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January 13, 2006

Comments

Gavin Ayling

You missed "by" and said "head" instead of "neck". Otherwise I agree.

Some may think that comment is harsh but if a child is damaged by what he has done he is complicit IMHO.

Colm

Shgouldn't it be bloody automatic that someone on the sex offenders register be barred form working with children - no exceptions.

Also one mimister made the ridiculous comment that it wasn't so serious as the man involved was not a proper teacher , just a PE teacher! - Unbelievable. Don't you think that PE is the LAST subject a parent would want such an individual teaching their children.

"Alice"

I always thought that anyone with even a hint of being a sex offender should be off limits in all aspects of a school setting, be it a teacher or a janitor, or anyone inbetween.

And having that minister making that ridiculous comment that it wasn't serious because Reeve wasn't a "proper" teacher, but a PE teacher is like saying that it's alright for someone who is a dabbler in narcotics working at a pharmacy behind the drug counter, because he isn't a "real" medical doctor.

Jo

Was anyone able to find out please if it was actually known that those appointed to schools were known to be sex offenders when they were appointed, or whether it was only discovered that they were, following appointment?

Hereward

I am uneasy with the fact that there was insufficient evidence to prosecute, yet he was placed on a register. This is not the innocent until proven guilty basis of our legal system. It is guilt by accusation a feature of authoritarian states.

Colm

Hereward

You get placed on the register if you are cautioned. You only accept a caution if you admit the offence. This is not a case of guilt by association.

Steve

So if the crime is bad enough to get you placed on the register, why is it not bad enough to get you prosecuted?

Andrew McCann

Steve

Pitfalls in our legal system, I guess.

Allan@Aberdeen

There needs to be some care taken on this one. From what I've been reading, the teacher made a payment to a porn site where, amongst other matter, paedophilic material was available - did he know that such material was on that site? There was no paedoplilia down-loaded to his computer which further points to naivety but not necessarily innocence and certainly not guilt.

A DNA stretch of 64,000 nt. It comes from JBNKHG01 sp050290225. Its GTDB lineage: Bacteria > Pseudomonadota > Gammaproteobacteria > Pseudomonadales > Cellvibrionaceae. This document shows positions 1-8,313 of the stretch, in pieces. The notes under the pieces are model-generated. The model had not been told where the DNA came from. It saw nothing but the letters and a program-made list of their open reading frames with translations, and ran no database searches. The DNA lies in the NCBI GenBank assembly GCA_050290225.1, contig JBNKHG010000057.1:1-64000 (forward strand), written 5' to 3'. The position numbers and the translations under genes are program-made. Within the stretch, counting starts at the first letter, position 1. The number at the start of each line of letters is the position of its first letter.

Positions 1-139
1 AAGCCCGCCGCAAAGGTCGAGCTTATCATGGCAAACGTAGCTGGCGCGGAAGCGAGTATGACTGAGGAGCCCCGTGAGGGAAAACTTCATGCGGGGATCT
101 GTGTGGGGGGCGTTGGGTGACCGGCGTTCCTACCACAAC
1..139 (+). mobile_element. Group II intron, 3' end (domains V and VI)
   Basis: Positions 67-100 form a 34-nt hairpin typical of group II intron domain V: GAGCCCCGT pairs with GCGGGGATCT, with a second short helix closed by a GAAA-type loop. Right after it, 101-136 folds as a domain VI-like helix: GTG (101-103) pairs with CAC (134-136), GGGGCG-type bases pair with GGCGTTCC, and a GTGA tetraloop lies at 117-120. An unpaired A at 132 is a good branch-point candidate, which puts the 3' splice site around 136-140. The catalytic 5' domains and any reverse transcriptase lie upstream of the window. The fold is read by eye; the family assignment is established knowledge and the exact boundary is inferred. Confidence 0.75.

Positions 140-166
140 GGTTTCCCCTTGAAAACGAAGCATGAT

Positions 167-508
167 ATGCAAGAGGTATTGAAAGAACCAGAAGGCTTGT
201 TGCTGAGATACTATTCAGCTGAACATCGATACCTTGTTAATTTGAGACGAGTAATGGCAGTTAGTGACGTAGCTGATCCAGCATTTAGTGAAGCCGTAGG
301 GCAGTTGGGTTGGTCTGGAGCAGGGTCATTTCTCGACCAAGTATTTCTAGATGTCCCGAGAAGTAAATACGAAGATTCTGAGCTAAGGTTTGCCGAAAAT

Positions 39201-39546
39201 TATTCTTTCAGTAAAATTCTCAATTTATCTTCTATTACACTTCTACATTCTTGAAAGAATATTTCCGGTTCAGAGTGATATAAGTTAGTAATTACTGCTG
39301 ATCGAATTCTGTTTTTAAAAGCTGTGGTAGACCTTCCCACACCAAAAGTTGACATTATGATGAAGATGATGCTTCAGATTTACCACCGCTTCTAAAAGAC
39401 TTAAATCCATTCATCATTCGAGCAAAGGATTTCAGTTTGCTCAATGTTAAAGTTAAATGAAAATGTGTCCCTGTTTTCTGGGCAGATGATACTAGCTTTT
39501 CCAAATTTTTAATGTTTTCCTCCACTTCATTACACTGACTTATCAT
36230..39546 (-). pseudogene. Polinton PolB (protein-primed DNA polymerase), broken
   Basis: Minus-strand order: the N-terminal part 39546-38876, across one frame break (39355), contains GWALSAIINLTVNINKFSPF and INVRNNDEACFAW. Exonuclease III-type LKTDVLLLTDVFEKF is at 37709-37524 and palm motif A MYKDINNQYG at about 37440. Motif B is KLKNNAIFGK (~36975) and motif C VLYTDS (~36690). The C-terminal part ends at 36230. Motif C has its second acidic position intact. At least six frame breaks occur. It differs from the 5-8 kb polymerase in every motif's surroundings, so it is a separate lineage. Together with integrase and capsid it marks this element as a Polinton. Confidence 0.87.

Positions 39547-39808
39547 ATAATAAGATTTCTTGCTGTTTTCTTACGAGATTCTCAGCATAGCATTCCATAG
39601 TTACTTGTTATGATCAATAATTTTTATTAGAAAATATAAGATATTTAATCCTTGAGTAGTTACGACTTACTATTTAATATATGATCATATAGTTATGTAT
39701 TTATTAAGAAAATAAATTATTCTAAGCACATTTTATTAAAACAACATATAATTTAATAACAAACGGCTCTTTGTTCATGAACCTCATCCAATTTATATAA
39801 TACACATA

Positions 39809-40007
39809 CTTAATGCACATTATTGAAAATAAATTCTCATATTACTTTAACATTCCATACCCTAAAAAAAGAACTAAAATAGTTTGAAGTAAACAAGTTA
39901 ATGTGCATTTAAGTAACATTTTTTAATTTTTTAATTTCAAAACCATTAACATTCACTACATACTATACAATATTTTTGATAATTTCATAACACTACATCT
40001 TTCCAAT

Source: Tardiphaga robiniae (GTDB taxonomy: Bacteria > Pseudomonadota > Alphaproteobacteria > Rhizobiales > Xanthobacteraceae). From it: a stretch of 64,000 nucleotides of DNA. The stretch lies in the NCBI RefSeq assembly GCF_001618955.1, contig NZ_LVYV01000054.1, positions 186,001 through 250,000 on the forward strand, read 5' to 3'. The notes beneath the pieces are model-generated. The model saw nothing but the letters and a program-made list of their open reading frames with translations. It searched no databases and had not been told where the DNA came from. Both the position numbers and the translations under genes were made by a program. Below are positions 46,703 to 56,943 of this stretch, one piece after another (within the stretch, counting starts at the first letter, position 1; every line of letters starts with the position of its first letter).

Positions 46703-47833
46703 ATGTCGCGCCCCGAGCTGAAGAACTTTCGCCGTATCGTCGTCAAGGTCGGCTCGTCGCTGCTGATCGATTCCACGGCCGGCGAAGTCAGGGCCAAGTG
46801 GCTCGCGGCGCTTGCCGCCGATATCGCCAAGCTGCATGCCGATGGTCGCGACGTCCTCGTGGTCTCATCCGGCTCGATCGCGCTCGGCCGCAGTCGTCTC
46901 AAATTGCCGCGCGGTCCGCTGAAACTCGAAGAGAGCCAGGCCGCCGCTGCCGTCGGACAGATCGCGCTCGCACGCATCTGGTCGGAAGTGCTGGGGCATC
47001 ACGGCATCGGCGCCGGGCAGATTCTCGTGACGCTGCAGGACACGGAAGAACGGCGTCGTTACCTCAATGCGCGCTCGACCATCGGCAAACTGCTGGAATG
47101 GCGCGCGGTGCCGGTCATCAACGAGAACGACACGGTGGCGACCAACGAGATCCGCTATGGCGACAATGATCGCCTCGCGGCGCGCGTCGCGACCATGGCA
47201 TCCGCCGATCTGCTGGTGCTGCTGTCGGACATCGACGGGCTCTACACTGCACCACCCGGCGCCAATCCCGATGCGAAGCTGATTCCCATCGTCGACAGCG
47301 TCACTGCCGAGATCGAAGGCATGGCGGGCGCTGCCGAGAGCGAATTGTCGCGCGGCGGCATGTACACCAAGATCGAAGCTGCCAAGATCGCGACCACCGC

If the government starts using viewing of dubious web sites as a test of suitability for presence at schools, half of the pupils would be banned. Moreover, what about other sites which the government would find unacceptable. If I were given a once-over by the police for some minor infraction, it would be found that I had made a donation to 'an extremist far-Right website' (this one - said by the dhimmi judge in tones of horror and dread!) and that would be considered to be a greater offence than any viewing of a porn site.

James Hellyer

I'm afraid I tend to agree with Allan. The only thing that actually indicates guilt in this case is that Reeve accepted a police caution, but then this is one of those areas where "mud sticks" and even if you are innocent it might be tempting to accept the caution an avoid the attendant publicity of a trial.

Furthermore, I'd say that there's a world of difference between looking at something and doing something. Looking at pornography does make a man into a rapist.

Colm

Allan raises some good points.

I think (and I certainly hope) we would all agree that anyone who demonstrates a knowing active interest in pursuing child porn would automatically be prosecuted and if convicted not permitted to work with children. However what happens if someone genuinely erroneously accesses child porn which has been mistakenly titled, often deliberately so. I believe the law does not accept ignorance as a defence. Posession is the offence however ignorant you were of what ou were accessing.

In most cases it is clear that someone is guilty, but we must be prepared amidst our natural horror at this business to genuinely see innocence in some people who have been found with this material.

ed

Hi. Hadn't picked up on this until I was at DJ's place. I found this article at the Times very interesting on the subject. A key issue to me was this one:

"The use of so many cautions in suspected cases of possible paedophilia is odd and is one of the reasons why sex offenders are being allowed to teach.

“Why in the hell are we cautioning people for sex offences?” said Alisdair Gillespie, a reader in law at De Montfort University, Leicester. “It’s absolutely ludicrous that we are cautioning people who are found to have accessed child pornography.”

The answer, he believes, is that the police are trying to have their cake and eat it. A caution is supposed to be used where evidence exists for a full prosecution, but mitigating circumstances mean that taking the case to court would not be in the public interest. However, many believe the police use cautions to punish offenders in cases where they do not have the evidence to put before a judge and jury.

“There have been suspicions that people are being pressurised to accept cautions who might not have been convicted if they had gone to trial. That may have been a factor in this case,” said Gillespie."

I think anyone found guilty of real sex offences should never be allowed to teach- it's the police's own self-created 'grey area' which has created the problem in this case. The Govt has been itching to have summary justice and do away with days in court- this case is the kind of thing that leads to.

James Hellyer

It's easy to see why people might accept a caution rather than fight to prove their innocence. As in rape cases, mud sticks and even those cleared by a court are stigmatised.

By contrast, a police caution does not give rise to a criminal record and is removed from the police database after five years.

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